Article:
Wednesday, May 8, 2013

Wild Hearts Can Be Tamed

Just take a thoroughbred name, like Mustang, have Litton's contract-man Nakajima slap together something that is almost a typewriter and you have this:


Green. Avocado green. Why would a Mustang be green? If you ever see a green wild horse, run away quickly because the zombie apocalypse is upon us.

While I have my reservations about these mass-produced-same-as-all-the-rest-why-even-call-it-a-Mustang typewriters, my students have a different opinion. It has been so popular that I have had to recondition it a little bit. Nothing major, mind you, but the rubber grommets that hold the ribbon cover on have disintegrated. Every tap of the keys is followed by the clank of the ribbon cover.



Instead of a hinged ribbon cover, this machine uses a compression fit that requires grommets. I turned to a grommet selection sold by Harbor Freight.


$5.99 for a varied selection. I used the 5/16" ones for this machine. The Brother Valiant in my private collection also needed the grommets replaced. The size; 5/16". This same size also fit the Webster in the CTP. 5/16" must be a popular size grommet in Japan. The grommet fits snugly and drastically improves the machine's sound.


As for this typewriter...the touch is insipid, but can be snappy on the return. Bonus points to Litton for making the shell out of metal although I think that has more to do with the time period and less with Litton's desire to create a quality product.

Royal typewriters form this period always make me sad. There was no desire to create a quality product that would last a lifetime. Gross margins and volume were the designers of this typewriter. Litton wanted to leverage brands and make money. That always sits poorly with me. Craftsmen are craftsmen because they create art. This typewriter was made with monotony. It's a shame because I have a very high regard for Brother's machines and they're mass-produced six ways from Sunday. Oh well, I'll have to reconcile my hypocrisy.

I think this pony looks more like a turtle.

Note to page view essayists: I will be sending out your posters this weekend!


10 comments:

  1. I knew two typewriter dealers -- one who started in the early 1930's and one who started in the 1950's -- who were Royal dealers but switched away from it when machines like the Silver-Seiko you show here became the norm. Both switched to Olympia.

    Of course, both told me squarely and straight up that the Royal No. 10 Standard was the finest mechanical typewriter ever manufactured. The gradual decline from that level of excellence, both said, was somewhat depressing but the introduction and push of really bad little typewriters made overseas sealed the decision to leave. For both, dealing with Olympias of all make and model didn't change the opinion on the No. 10 Royal one bit.. but it did allow them to offer brand new products they could be more proud of, at least in manual portables, anyway.

    It's of interest that I got exactly the same opinions from both of them, who did not know each other at all. The elder, George Baker, has since passed away and the younger, Jimmy Shernosky, is long retired.

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    1. I think if I was in the same position, I would come to the same conclusion. I have several employee newsletters from Royal during the McBee era and it seems like the groundwork for the demise of Royal was laid then. I have some good material for a future post!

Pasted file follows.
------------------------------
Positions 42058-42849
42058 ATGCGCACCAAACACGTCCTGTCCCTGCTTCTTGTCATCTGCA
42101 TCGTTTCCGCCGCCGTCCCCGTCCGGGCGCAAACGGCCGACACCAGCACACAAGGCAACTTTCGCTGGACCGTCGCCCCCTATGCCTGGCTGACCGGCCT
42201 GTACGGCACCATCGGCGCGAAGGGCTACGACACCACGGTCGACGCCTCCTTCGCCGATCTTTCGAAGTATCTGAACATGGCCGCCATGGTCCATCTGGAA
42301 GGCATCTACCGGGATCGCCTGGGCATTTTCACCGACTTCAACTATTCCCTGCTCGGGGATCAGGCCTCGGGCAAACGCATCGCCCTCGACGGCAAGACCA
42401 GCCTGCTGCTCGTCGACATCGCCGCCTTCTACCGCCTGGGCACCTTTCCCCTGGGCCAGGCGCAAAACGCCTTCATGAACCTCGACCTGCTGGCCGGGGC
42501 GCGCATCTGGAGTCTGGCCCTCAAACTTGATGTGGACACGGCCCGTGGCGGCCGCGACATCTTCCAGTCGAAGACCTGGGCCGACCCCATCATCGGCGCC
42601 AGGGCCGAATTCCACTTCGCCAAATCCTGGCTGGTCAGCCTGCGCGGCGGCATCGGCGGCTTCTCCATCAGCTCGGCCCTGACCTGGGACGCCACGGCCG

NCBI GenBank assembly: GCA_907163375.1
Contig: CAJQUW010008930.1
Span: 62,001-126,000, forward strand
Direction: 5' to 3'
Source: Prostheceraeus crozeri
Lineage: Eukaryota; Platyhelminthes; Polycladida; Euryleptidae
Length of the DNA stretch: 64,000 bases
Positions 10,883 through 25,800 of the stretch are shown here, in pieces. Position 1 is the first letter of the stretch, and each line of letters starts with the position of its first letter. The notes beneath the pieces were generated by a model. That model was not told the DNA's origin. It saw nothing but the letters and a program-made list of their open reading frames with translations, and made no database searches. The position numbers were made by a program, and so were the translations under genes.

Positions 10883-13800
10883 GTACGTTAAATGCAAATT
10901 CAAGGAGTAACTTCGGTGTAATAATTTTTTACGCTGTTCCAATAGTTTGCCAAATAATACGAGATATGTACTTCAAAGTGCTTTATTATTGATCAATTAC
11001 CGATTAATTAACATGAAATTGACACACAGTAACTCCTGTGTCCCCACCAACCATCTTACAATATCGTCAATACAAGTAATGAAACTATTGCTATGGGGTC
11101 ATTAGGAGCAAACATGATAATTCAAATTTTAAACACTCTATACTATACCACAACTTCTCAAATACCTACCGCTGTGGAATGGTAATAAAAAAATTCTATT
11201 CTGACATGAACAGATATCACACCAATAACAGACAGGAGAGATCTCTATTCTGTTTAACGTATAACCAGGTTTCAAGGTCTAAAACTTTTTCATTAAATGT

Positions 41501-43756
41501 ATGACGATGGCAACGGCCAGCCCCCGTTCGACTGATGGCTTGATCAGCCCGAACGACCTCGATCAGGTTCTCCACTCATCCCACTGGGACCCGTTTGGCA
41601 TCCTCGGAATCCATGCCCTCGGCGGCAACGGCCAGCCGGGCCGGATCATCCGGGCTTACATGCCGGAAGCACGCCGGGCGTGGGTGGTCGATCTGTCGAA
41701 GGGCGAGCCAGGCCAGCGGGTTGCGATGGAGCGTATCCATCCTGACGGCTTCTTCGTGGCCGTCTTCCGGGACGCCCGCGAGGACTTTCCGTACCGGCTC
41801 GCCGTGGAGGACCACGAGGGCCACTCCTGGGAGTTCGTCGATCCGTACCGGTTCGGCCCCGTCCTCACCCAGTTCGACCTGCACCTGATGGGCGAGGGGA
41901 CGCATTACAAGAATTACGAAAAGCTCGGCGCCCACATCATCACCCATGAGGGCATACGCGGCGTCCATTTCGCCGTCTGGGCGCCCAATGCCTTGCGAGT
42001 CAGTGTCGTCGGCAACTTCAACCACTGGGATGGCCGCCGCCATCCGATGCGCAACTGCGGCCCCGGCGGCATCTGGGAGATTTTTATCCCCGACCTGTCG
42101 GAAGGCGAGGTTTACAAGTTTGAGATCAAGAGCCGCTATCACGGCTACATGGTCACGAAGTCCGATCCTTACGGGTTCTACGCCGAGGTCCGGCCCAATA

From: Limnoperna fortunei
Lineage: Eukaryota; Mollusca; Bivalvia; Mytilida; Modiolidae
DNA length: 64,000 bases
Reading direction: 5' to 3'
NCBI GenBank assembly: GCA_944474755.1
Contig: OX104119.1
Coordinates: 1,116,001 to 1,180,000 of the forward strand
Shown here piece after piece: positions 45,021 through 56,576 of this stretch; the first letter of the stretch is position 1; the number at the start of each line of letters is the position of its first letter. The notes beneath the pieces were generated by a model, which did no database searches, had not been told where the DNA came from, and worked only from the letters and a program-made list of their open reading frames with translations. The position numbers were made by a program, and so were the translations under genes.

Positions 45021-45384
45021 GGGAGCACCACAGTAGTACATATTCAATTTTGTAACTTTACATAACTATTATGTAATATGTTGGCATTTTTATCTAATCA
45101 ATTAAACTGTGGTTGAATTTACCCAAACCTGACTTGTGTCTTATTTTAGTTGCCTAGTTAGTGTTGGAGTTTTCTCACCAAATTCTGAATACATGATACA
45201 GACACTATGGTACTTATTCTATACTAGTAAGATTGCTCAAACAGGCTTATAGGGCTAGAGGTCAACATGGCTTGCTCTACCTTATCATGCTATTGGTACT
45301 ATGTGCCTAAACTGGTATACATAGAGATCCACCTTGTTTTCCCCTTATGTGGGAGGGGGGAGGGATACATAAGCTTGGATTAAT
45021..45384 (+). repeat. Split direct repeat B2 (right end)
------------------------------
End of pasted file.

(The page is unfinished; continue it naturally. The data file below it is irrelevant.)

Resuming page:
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  2. I can imagine the kids liking this typewriter. It does has a bit of a "nice face" and a different-than-everything-else color. How many other-colored machines do you have in use for them?

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  3. I guess this machine isn't as threatening as some of the other designs. It is funny how we as humans equate blandness with safety. But, oh well.
    Teenage Mutant Ninja Typer?

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  4. It's interesting that your students really like this one. I've found several over the years and passed them on to kids, including one that I painted yellow for my niece. They're not bad for microtypers, just not very exciting either.

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    1. Michael, one of my students, swears by this machine. I asked him why he liked it so much. His answer; it's flat. He likes that it's pretty flat. It's as good as any other reason.

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  5. Typewriters for your bike-and-picnic needs. I've got a couple of them around, and they're pretty good if you need a typer on the go. Better than the SCM Corsair, I think.

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    1. A bag of rubber stamps and an ink pad would be better than an SCM Corsair. They are light and portable, I'll give them that.

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  6. This looks to be very similar to my Royal Mercury, my favorite travel typewriter. It, too, has the problem with the top plate grommets. I'll have to try those rubber o-rings as a fix.

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    1. Email me your address and I'll send a few your way. ryan@magicmargin.net

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